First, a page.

If you use a 4-day per week split, you can do 4 total body days (Mon, Tue, Thur, Fri) with an emphasis on either upper or lower body for each day. For example, Mon and Thur will be total body days but have a focus on lower body. The 4-day per week split allows for more volume and can be useful in guys looking to add size.

If you’re using a 5-day split, use the 4-day outline and include some mobility work & recovery on Wednesday.

Sets & Reps

This gets a bit more complicated and requires a much longer explanation than can be provided in this article. Here are some basic tips though: if you want to focus on increasing size, use higher reps and sets (3-4 sets of 8-12), if you want to focus on all out power, keep the reps lower (2-5) with 3-6 sets. Any single joint exercisesshould be higher in reps (10-12) and as they will be done at the end of the workout, you can reduce the number of sets (2-3). If this is something you’re interested in learning more about, there are plenty of articles you can find online specifically on this topic.

Main Exercises

You should have a main focus or movement for every workout. Usually, those main lifts will be the squat, bench press, deadlift, push press and cleans. After you’ve performed your main movement for the day, you can vary the secondary or assisting exercises.

Rest Periods

The amount of rest required after any exercise depends on the type of exercise and the goal of that workout. The goal is to move towards shorter rest periods. We want to be just as powerful in the 4th quarter as we are in the 1st. This is impossible, but it’s the goal, and if we treat it as such, we’ll have an advantage over our opponent. Any explosive movement you do that uses heavy weights will require you to fully recover. This could be anywhere from 90 seconds to 3 minutes. If you’re focusing on building muscle size, rest for 0-60s. If you’re super-setting two exercises, have no rest between them and then 60-90s after they are done. There are plenty of different rest intervals, but we’re focusing on high intensity movements that need to be performed fast. A general rule of thumb is, if you’re not as fast with a movement on your next set, then you should rest a bit longer. Just like everything else, keep track of this data (as well as your heart rate) so you can see progress over time.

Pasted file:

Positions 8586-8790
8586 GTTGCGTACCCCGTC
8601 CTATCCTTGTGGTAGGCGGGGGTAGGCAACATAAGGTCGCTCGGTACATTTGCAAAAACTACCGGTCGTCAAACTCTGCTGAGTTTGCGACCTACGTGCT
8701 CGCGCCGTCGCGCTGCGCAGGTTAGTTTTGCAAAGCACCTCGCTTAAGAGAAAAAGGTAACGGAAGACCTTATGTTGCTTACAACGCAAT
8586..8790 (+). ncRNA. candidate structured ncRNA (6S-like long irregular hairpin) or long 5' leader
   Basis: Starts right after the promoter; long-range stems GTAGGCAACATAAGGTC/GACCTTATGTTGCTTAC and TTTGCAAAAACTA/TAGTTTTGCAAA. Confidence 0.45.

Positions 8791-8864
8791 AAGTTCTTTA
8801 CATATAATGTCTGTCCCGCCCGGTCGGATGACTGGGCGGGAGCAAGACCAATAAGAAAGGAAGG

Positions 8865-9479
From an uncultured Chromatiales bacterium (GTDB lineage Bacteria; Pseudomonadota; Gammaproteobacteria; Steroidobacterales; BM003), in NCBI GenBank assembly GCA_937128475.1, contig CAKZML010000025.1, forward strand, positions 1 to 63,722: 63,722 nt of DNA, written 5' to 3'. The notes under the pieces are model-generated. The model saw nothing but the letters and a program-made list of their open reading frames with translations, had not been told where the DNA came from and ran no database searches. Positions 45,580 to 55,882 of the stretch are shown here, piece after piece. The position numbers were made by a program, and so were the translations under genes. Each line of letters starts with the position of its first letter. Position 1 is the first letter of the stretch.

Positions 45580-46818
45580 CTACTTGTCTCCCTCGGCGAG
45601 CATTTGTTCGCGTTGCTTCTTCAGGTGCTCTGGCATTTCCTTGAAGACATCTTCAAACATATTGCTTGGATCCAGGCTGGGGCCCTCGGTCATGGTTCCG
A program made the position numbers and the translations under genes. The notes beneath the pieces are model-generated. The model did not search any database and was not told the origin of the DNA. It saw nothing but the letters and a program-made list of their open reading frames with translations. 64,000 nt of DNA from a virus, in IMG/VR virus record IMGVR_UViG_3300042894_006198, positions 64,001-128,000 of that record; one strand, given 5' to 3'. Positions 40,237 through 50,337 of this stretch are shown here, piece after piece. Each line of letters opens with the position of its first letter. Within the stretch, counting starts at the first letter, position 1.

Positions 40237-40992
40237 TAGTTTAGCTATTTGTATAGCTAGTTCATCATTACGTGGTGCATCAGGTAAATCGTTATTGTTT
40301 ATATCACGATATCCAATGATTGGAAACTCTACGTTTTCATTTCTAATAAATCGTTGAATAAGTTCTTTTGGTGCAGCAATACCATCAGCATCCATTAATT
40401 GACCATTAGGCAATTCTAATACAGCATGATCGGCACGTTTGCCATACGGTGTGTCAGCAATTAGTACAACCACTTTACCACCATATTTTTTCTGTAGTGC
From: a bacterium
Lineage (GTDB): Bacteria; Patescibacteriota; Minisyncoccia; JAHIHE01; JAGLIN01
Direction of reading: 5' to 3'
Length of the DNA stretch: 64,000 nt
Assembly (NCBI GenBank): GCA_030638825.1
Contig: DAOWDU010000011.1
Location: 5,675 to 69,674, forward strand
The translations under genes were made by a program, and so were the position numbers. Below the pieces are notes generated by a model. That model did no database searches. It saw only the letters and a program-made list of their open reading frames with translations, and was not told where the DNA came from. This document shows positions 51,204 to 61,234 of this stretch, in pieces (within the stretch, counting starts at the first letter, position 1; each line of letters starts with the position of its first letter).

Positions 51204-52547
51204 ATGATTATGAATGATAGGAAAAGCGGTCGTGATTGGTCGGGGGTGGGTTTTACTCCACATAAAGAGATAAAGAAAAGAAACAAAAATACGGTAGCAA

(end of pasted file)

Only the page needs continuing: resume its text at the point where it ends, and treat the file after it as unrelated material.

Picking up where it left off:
Variety of Movements

You’ll want to create a pool of exercises that you can choose from. You don’t want to have the same exercises over and over as that gets boring and will lead to a plateau. A good strategy is to take a main movement and come up with a few variants for that. Let’s look at the squat for example. You can perform the squat as your main lift and then use a front squat, overhead squat, goblet squat, split squat, etc. This way, you’re slightly altering the way the muscles are worked and the load. Varying exercises should be done strategically to ensure no muscle imbalances occur.


It may sound difficult to organize all of this into a training plan, but keep in mind that anything you could want to learn about is available online. Since our sport involves high level athletes, I’d suggest you take some time to learn more about this topic, as it plays a massive role in your on-the-field performance. If you’re schedule is totally swamped and you have no time to research on your own, hire someone to organize all of this for you.

I partnered up with an elite sports performance specialist, Ty Henry, and we founded Fitness Forum Academy with the goal of providing International Football players a competitive advantage through fitness and nutrition programs. We use a phone application to deliver exercise & nutrition programs and track all your data, so you can see exactly what progress you’ve made.




Disclaimer: This article is property of The Import Group, written with the intent to inform the international football community about various topics important to everyone involved.